FRANKEN: Well, Ohio is known to be a state that's kind of flat in its topography, but the lay of the land politically, is it's got its ups and its downs. The Republicans, for the most part, have been the ones who have been down. Although the polls are showing, that while they're still behind in key races, some of them are closing a little bit. In particular, the Senate race. Mike DeWine, who has been down in the double digits on occasion, the Republican incumbent, is now six to eight points behind depending on which credible poll you're going to believe.

He and other members of the GOP say that represents progress. Now, this has to be into the context of the get-out-the-vote effort here -- they call it GOTV. The Republicans have a formidable one here as they do in many parts of the country. And they are hoping for an upset. But there are so many problems they have here -- some corruption issues, scandal issues, that type of thing, in addition to the usual problems that Republicans are having nationwide like Iraq, that it would be quite the upset. But Republicans are saying that upsets happen in politics and they'd love nothing better than for some sort of upset to happen in Ohio -- Tony.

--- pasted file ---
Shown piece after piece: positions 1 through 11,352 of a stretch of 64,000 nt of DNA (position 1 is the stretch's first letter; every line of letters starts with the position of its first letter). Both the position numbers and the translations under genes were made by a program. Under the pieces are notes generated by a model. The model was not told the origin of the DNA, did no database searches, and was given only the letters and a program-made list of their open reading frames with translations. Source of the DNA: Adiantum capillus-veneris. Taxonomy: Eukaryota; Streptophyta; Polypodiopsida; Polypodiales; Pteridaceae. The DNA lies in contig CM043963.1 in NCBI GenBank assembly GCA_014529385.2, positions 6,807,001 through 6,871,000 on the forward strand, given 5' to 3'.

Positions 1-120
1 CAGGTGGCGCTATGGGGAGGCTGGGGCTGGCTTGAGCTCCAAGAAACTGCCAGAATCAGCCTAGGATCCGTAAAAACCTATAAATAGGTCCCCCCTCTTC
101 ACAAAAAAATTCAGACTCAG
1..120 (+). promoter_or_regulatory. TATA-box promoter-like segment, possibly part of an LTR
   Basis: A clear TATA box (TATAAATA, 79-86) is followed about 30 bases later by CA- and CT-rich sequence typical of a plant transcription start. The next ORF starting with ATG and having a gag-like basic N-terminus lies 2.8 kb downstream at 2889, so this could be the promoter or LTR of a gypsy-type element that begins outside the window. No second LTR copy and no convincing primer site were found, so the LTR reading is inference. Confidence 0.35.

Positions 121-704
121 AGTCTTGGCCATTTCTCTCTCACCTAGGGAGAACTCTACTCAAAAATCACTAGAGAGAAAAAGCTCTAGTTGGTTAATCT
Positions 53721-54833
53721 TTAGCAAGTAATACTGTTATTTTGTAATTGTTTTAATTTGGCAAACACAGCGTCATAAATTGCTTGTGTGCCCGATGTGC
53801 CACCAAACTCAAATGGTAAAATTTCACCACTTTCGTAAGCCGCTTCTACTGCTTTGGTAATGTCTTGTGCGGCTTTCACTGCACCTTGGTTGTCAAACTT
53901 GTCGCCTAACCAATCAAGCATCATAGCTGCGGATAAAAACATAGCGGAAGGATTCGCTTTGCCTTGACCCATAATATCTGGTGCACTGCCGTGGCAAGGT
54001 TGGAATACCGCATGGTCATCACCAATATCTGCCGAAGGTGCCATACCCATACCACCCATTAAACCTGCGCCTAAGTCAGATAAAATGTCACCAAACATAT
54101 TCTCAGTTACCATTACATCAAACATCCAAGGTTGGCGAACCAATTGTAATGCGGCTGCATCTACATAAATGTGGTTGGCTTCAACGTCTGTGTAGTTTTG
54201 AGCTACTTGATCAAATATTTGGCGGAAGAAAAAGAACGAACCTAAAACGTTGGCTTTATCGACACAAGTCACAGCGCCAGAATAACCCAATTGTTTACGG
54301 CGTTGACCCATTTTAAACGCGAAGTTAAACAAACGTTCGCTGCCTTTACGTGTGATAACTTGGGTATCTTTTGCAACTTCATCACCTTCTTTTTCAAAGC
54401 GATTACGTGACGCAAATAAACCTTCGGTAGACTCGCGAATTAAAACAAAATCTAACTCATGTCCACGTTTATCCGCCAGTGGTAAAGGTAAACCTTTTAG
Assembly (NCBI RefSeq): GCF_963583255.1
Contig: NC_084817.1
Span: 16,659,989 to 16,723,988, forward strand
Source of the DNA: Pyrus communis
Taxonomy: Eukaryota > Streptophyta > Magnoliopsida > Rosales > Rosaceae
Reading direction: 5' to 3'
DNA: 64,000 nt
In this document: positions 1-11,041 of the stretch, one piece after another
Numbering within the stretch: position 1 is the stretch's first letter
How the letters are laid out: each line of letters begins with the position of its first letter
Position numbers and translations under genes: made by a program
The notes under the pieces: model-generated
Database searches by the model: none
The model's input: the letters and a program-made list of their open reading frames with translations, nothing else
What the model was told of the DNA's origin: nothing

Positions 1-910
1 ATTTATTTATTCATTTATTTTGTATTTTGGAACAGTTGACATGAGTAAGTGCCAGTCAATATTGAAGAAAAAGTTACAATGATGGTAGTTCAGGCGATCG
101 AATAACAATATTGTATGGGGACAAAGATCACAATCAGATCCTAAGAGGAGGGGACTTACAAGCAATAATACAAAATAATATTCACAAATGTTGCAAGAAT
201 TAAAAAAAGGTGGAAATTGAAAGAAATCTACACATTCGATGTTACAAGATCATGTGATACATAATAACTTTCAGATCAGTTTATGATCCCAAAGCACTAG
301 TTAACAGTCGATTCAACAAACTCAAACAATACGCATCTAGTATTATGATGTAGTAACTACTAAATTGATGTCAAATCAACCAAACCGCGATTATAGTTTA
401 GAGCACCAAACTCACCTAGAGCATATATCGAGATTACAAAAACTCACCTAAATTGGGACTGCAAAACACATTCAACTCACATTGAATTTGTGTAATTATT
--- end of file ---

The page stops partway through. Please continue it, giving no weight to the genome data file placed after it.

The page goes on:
From the November 3 edition of CNN's The Situation Room:

MATALIN: You know, I don't know. I guess Stu [Rothenberg] -- who's wonderful -- and Charlie Cook, who is wonderful and all those pundits, I guess they're looking at the polls. They're not looking at other measurements that would be more predictive of outcome in the elections, predictive of the turnout, which are intensity of voters or intensity parity.

There is, for the eighth consecutive week, [Republican National Committee chairman Ken] Mehlman and the RNC have contacted more voters than they did in the comparable period of time in the 2004 elections. We have a great turnout machine. We have the intensity. Early voting, absentee-ballot voting is leaning Republican.